Air Force completes water testing

Three sites show contamination, two need more monitoring


October 24, 2018

CLOVIS — The U.S. Air Force has completed testing 25 private water sites near Cannon Air Force Base.

At three of those sites, the water is not safe to drink, according to Environmental Protection Agency standards.

Two other sites are below the EPA safety threshold, but still need monitoring.

And 20 sites showed no evidence the water is contaminated.

That’s the determination from the Air Force Civil Engineer Center, which tested locations in a four-mile space outside Cannon Air Force Base’s southeast corner.

“We looked at 25 sites: three of them were above the (EPA) health advisory,” said Mark Kinkade. “That was one well and two above-ground storage tanks for agricultural and human consumption.”

Two other sites were found to be below the health advisory of 70 parts per trillion of certain Per- and Poly-Fluoroalkyl Substances (PFAS), but high enough for monitoring.

The remaining 20 were “non-detect,” Kinkade said.

And that does it for AFCEC’s testing of the impact zone, completed in the past month.

The Air Force will continue to monitor the area but isn’t planning additional tests outside that area.

“And I think that helps tighten this window,” Kinkade said. “I think there’s this fear that this stuff’s all over the place. It’s a very narrow window, it’s a very narrow space that we’re looking at...”

The testing was done in response to Cannon’s announcement in August that groundwater monitoring wells on base contained high levels of PFAS.

Kinkade said that of the three sites that tested high, bottled water was requested by only two of the corresponding owners, and the Air Force has provided it.

He declined to identify the precise location of the three sites.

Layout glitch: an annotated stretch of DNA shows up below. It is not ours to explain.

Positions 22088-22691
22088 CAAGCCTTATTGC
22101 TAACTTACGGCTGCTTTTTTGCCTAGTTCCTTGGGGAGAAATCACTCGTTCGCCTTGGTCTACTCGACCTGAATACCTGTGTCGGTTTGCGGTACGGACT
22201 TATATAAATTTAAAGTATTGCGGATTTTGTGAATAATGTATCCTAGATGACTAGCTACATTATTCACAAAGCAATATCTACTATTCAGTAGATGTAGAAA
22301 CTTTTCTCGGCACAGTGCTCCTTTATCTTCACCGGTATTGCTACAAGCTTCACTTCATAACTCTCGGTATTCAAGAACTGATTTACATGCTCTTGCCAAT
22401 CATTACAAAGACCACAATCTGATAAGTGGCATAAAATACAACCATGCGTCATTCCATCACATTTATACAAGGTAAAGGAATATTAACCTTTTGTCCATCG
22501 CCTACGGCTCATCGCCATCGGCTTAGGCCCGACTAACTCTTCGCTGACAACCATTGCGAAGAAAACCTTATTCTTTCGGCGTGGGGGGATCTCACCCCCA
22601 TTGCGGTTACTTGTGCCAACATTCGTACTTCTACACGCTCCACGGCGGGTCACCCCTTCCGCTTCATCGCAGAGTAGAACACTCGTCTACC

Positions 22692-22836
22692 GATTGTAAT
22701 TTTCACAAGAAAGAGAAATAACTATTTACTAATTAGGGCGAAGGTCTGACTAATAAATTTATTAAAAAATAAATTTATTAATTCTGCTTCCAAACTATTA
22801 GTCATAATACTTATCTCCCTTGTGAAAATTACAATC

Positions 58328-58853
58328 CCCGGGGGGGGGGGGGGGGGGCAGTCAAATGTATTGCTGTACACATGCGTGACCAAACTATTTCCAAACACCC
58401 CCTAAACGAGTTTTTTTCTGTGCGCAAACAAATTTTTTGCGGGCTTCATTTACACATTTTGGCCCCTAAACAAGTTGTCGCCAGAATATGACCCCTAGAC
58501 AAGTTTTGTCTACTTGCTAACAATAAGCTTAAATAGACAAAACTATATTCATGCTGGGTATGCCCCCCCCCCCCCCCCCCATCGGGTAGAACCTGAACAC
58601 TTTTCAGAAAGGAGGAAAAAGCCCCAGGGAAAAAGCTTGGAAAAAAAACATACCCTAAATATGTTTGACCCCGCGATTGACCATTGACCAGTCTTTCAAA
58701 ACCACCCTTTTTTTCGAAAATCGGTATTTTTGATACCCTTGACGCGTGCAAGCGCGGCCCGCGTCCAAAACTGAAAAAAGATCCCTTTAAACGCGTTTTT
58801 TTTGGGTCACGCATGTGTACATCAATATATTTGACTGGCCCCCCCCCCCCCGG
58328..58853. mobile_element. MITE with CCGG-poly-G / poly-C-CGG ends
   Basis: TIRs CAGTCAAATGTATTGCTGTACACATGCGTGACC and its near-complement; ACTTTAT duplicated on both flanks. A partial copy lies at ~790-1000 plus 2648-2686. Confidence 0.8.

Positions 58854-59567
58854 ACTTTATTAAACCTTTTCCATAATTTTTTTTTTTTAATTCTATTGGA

Kinkade said it’s important that area residents realize the only concern for contamination is within the four-mile area the Air Force has tested.

“Please keep in mind that the EPA drinking water advisory is not a regulatory requirement,” he said.

“The Air Force is taking this action because, as members of the communities that support our mission, we share concerns about this nationwide issue.”

He also reminded residents, “This effort is focused on drinking water used for human consumption. The EPA’s health advisory is for drinking water, and does not address agricultural, livestock or groundwater.”

Meanwhile, Clovis and Portales city officials have said municipal drinking water is safe, and Clovis’ water supplier EPCOR said as much in a notice to its customers this week.

The New Mexico Environment Department said last week that the contamination stemmed from CAFB’s previous (and since discontinued) use of a special fire-fighting foam.

“It’s important to note that none of our Clovis production wells fall within the 4-mile radius of the area of concern — the water we deliver is safe to drink,” read the EPCOR notice. “However, given the current situation and out of an abundance of caution, we are collecting new samples at our nearby wells to test for substances that are not typically present in our region’s water.”

Cannon Air Force Base is among about 200 U.S. installations where Aqueous Film Forming Foam (AFFF) “may have been released,” occasioning site inspections after the EPA issued a lifetime health advisory on PFAS in 2016, according to a FAQ from AFCEC’s website.

In addition to providing alternative drinking water, the Air Force will “identify interim mitigation options,” to include “maintain(ing) filters on private wells until a long-term alternative can be implemented.”

Another option the Air Force may provide is “connecting your home to a public drinking water supply,” according to its FAQ.


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